Rondo feels good in return, stamina a hurdle

Rondo feels good in return, stamina a hurdle
January 18, 2014, 12:00 am
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BOSTON — About an hour after Boston's 107-104 loss to the Los Angeles Lakers, Rajon Rondo stepped to the podium.

There was no limp, no measured pace to his strides.

It was Rondo's first game back after having not played since suffering a torn right ACL injury on Jan. 25.

Aside from the disappointment of the loss, both Rondo's body and spirits were in a good place afterwards.

"I felt pretty good," said Rondo, who didn't have any significant pain but knows that could change within the next 24 hours. "When I got back in the second quarter I got pretty winded, but that was expected. Other than that, I didn't feel like I was limited to anything tonight."

Rondo has reiterated time and time again that his conditioning, more than anything else, remains his biggest hurdle.

For the 19-plus minutes he played, Rondo didn't appear to show any concern or apprehension on the floor relative to his surgically repaired right knee.

In fact, the biggest issue facing Rondo going forward doesn't appear to be what he's doing on the floor.

It has to do with what happens when he's not on the floor for long stretches of time, something that will inevitably happen as long as he has to play with minute restrictions.

Prior to Rondo's first game, head coach Brad Stevens said he would be limited to 18-20 minutes per game.

It is unclear how long he will have minute restrictions.

"Coach (Stevens) and I talked about my minutes, how we were going to spread it out, you know, five minutes a quarter," Rondo said. "I think that's the best way to do it."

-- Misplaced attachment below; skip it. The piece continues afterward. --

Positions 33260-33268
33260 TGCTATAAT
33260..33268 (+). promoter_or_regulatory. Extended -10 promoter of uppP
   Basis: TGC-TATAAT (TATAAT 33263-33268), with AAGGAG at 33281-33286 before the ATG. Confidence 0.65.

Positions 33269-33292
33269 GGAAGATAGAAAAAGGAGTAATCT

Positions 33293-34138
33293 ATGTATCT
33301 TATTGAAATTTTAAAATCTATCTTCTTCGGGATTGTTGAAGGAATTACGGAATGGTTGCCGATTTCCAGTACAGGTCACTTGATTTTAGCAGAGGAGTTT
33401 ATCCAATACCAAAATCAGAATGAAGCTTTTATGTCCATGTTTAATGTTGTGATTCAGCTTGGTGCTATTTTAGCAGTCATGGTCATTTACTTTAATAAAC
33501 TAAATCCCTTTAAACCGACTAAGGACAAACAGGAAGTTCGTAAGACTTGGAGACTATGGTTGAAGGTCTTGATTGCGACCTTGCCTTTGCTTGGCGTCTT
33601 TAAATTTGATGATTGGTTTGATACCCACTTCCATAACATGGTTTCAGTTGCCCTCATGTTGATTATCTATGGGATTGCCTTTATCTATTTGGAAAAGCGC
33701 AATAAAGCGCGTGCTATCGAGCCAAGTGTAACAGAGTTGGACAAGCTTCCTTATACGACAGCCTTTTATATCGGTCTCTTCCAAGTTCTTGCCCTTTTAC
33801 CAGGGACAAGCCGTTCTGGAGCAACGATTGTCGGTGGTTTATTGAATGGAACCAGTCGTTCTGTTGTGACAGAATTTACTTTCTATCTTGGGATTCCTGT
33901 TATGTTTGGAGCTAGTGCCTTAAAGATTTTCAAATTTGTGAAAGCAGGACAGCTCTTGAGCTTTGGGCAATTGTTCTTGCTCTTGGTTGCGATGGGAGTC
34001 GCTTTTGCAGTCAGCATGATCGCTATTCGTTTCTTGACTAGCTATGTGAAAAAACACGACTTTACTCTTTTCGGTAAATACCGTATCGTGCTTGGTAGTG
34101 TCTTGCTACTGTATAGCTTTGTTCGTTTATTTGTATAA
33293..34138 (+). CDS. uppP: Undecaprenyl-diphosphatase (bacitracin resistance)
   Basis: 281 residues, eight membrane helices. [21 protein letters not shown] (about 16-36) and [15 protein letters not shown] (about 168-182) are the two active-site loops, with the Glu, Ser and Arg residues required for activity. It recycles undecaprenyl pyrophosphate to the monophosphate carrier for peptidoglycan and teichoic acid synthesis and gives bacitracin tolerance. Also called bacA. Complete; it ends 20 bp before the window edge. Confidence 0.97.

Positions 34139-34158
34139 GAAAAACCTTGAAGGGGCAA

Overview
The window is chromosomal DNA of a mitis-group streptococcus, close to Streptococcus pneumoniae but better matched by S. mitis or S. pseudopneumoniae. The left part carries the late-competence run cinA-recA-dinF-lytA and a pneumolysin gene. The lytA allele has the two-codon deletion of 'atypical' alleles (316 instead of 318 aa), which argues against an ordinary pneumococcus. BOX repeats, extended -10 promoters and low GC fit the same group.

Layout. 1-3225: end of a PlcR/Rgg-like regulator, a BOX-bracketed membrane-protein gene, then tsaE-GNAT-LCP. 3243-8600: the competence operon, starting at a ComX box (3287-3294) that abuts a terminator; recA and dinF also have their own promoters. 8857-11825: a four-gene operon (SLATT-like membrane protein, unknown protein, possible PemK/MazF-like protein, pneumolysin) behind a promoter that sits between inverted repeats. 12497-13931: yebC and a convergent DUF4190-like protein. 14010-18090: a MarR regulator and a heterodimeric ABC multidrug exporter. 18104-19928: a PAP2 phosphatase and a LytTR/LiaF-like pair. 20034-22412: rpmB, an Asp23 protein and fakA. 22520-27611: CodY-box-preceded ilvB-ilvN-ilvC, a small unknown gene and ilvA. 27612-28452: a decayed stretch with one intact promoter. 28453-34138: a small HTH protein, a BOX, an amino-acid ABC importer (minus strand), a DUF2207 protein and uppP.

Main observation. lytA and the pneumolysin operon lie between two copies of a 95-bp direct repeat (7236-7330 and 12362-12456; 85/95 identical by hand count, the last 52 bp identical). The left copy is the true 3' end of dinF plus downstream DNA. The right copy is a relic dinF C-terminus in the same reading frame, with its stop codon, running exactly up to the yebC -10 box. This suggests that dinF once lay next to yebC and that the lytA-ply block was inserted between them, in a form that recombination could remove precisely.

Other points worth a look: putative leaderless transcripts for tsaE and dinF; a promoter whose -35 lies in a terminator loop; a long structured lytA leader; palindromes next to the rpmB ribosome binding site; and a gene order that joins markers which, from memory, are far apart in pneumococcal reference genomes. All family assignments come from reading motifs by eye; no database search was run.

But the challenge in doing it that way was evident on Friday.

Rondo's third quarter stint was arguably his best of the night, a stretch in which he tallied three of his four assists.

But after he was taken out at the 7:03 mark of the third, he didn't return until there was 4:53 to play. In actual game time, that's more than 14 minutes on the bench. Realistically, it was closer to a half hour.

"Even though I sat for a while I tried to stay ready mentally, pay attention to the game, the flow of the game," Rondo said. "And before, two or three minutes before I was going in, I went and rode on the bike a little bit, but that's the best that I can do; you can't really go about it any other way."

Friday night was just the first step in Rondo's return to being the player that he and the Celtics expect him to be.

And while there are many who still see the Celtics among the NBA's cellar dwellers with or without Rondo, naturally he has a more optimistic outlook on the short-term future of this franchise.

"I expect to win every night, I compete," Rondo said. "I think we have a lot of guys on the team that compete the same way I do. We're going to be great. We are still finding a rhythm ... you know it starts with the point guard."